On Saturday August 17th volunteers from the Manitoba IBA Program descended on Delta Marsh IBA for a shorebird blitz. The IBA split into 5 main sections, and groups covered as much of the area as possible during a morning of birding.
In Group A we had Cal and Gord. They covered the west side of the diversion all the way to Lynch’s Point. The most significant count of birds for this group was of 5000 Franklin’s Gulls heading north early in the morning. They had good numbers of Mallard, an estimated 800 primarily along the lakeshore off of Cram and Deep Creeks. The total of 17 species of shorebird was impressive, including 320 Least Sandpiper, 239 Semipalmated Sandpiper and 134 Lesser Yellowlegs. A Prairie Falcon was a significant bonus.
Garry, Deanna and Rudolf took on Group B, an area from the east of the diversion to Delta Beach. They also had a large number of Franklin’s Gulls heading north, 3550 in total. 146 Forster’s Tern were also accounted for. 40 Western Grebes seemed low, something that they and other groups commented on afterwards. There were 11 species of shorebird in total including 170 Least Sandpiper.
Group C consisted of Katharine, Pat, Wally and Chris. They covered an area from Delta Beach to St Ambroise. They counted an impressive 329 Purple Martins during their travels in this area and 24 Red-tailed Hawks. They found 8 species of shorebird. The total number of birds in this area was 1606.
Group D was split in two. On the road we had Jo, Betsy and Rob. Early morning they counted 600 Double-crested Cormorants from St Ambroise Beach Provincial Park. They also came across an adult and 14 full grown Gray Partridge chicks and 100 Bank Swallows, in the beach area. Later on in the morning they came across another 250 Double-crested Cormorant and 100 American White Pelican around 83 and 84N and a further 100 American White Pelican around St Marks. There was also a Krider’s red-tailed Hawk and a family of Red-headed Woodpecker along Highway 430.
The other part of this group was our beach team, heading from St Ambroise through to Clandeboye Bay. Gull numbers were pretty good in this area, 280 Franklin’s and 480 Ring-bills counted. There were 13 species of shorebird, the most significant numbers were of Semipalmated Sandpiper (385) and Least (82). Walking along the beach ridge, one might expect some good numbers of migrating warblers. On this occasion however, there was only a single Northern Waterthrush to join the Yellow Warblers and Common Yellowthroats. They headed back along the beach and across to the end of PR430. At this point they counted 2095 Double-crested Cormorant, had 11 species of shorebird and an impressive number of gulls.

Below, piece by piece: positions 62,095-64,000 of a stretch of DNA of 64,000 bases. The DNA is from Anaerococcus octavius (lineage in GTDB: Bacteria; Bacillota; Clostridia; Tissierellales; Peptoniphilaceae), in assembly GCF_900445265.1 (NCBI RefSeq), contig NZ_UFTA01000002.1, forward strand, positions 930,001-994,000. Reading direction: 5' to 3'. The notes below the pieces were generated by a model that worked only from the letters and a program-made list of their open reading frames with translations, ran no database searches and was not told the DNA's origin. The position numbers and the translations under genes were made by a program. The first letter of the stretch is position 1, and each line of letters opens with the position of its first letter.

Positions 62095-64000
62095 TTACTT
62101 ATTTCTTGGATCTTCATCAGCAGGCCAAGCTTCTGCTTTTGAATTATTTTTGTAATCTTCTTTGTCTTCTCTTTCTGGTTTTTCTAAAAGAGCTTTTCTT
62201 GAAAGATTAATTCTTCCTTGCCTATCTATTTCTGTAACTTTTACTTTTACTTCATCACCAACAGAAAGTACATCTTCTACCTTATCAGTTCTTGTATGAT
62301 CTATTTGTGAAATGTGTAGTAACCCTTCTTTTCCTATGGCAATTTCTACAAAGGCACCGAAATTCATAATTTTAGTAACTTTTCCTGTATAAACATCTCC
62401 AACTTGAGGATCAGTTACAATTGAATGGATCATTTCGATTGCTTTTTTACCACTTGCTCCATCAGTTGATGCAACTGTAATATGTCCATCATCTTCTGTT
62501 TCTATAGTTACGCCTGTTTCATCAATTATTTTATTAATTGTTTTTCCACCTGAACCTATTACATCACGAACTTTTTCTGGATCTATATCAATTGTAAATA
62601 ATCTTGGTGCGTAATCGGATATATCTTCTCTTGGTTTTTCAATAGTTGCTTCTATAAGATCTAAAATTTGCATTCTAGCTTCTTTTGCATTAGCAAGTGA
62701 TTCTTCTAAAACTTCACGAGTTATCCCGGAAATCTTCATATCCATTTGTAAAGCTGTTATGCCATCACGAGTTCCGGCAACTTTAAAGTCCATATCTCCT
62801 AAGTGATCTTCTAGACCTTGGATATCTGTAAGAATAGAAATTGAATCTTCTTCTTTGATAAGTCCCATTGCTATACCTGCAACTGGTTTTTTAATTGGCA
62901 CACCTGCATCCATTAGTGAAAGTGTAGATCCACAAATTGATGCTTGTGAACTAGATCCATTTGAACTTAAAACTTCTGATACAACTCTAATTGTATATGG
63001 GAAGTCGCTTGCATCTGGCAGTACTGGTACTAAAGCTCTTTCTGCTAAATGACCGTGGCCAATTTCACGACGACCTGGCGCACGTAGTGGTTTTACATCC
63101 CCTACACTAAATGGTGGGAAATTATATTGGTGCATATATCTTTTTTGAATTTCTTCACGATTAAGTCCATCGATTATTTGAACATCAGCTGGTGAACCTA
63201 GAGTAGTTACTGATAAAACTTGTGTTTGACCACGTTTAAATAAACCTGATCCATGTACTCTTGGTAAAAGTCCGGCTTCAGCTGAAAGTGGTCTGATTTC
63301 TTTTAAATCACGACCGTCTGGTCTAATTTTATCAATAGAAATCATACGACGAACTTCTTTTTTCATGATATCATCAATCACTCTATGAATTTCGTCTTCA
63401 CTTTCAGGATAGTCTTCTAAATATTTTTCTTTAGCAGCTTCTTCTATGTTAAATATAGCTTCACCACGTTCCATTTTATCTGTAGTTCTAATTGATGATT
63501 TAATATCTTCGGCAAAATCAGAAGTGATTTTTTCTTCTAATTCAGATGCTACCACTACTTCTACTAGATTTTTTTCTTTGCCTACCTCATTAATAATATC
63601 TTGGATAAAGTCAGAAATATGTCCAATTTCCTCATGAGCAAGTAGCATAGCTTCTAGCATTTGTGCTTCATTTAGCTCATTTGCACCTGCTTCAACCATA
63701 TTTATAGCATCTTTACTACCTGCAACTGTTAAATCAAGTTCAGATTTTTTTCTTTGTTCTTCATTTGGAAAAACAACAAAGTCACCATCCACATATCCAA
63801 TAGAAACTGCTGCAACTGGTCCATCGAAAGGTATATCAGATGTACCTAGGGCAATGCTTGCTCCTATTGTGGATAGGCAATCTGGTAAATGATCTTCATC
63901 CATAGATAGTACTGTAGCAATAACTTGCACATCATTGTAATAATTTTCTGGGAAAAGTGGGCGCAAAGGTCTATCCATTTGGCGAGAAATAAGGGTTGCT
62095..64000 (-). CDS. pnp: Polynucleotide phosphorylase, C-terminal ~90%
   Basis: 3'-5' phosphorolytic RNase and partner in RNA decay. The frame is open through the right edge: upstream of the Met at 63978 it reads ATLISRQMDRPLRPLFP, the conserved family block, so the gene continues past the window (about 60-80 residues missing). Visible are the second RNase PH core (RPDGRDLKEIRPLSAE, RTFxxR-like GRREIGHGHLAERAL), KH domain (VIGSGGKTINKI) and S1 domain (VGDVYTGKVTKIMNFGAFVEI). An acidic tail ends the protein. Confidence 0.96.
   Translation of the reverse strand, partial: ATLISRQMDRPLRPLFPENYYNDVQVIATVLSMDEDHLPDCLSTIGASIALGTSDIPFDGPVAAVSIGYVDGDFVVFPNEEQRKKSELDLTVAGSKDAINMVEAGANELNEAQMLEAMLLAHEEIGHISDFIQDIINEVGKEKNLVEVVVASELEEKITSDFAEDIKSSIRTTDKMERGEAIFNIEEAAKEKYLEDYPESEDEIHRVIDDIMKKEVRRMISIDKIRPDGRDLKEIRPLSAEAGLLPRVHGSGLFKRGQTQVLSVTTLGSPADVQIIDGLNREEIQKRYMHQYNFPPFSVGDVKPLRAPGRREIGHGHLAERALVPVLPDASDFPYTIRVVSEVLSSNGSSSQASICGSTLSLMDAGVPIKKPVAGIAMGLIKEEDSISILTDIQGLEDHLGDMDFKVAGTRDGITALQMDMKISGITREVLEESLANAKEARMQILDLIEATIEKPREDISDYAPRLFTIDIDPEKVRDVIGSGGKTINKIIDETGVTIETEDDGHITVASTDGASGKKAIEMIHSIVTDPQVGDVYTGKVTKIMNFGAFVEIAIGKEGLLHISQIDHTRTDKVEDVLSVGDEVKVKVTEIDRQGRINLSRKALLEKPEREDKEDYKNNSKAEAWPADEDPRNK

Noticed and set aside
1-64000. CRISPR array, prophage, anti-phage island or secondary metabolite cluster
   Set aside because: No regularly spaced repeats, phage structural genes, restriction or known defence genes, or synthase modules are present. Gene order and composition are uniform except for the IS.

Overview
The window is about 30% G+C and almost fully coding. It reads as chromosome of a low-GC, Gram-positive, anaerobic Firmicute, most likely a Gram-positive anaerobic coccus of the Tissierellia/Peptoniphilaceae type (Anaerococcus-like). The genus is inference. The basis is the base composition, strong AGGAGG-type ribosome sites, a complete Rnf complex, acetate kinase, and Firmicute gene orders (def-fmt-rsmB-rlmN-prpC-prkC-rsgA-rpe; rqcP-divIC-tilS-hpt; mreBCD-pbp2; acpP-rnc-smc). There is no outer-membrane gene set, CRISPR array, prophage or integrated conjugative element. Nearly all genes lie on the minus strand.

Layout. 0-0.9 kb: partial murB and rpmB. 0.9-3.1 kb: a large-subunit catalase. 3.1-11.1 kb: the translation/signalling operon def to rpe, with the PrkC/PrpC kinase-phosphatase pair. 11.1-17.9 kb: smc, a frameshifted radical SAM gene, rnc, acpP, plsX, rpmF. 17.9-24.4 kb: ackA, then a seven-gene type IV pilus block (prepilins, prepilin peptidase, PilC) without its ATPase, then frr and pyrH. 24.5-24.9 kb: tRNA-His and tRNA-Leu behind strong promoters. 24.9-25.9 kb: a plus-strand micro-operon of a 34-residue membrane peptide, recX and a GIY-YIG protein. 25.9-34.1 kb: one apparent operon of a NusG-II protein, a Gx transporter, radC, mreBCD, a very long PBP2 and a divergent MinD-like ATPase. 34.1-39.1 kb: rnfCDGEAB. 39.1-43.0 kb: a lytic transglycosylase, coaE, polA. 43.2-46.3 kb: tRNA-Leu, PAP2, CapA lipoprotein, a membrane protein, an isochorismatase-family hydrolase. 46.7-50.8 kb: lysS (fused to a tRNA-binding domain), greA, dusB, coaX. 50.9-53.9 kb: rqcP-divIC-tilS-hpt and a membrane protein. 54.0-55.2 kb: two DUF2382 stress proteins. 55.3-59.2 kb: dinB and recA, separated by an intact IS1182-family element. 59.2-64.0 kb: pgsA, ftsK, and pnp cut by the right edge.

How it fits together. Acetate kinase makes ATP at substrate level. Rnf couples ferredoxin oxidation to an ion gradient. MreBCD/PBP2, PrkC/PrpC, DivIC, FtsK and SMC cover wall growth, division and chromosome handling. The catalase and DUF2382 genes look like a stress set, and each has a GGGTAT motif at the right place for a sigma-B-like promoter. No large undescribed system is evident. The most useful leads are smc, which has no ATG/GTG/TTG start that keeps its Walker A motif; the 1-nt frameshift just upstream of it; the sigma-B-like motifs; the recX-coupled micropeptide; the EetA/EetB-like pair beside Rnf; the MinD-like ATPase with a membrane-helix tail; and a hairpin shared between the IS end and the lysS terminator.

After lunch this group headed to the PR227 dump locating 3 California Gull among the 700 Ring-bills and 100 Herring Gulls.
Finally, Tim and Amanda walked a large portion of Twin Lake Beach. They only detected 8 species of shorebird including 42 Least Sandpiper, although frustratingly, they had to turn back with larger flocks taking flight on the horizon. There were 177 Bonaparte’s Gull in this area, by far the largest total of this species all day.
In total we detected 123 species and counted 26,352 individuals. The most abundant species were Canada Goose (1,071), Mallard (1,412), Franklin’s Gull (9,409), Ring-billed Gull (2,153) and Double-crested Cormorant (3,683). The total number of Purple Martin seems notable (498).
19 species of shorebird were recorded during the morning. The most abundant species was Least Sandpiper (764) followed by Semipalmated Sandpiper (668), Lesser Yellowlegs (221) and Greater Yellowlegs (129).
Here are the totals from the morning. Thank you to all our volunteers for an enjoyable morning in a great IBA.
|Species Name||Species Count||Sample Size|
|American White Pelican||353||10|
|Great Blue Heron||11||5|
|Cape May Warbler||1||1|
Finally, this was Christian’s final IBA event before moving to his new home in Gatineau. He will be sorely missed, although he remains involved in the program even now from his new lofty position with the Canadian Wildlife Service.
Thank you once more for all your many contributions to this program in Manitoba.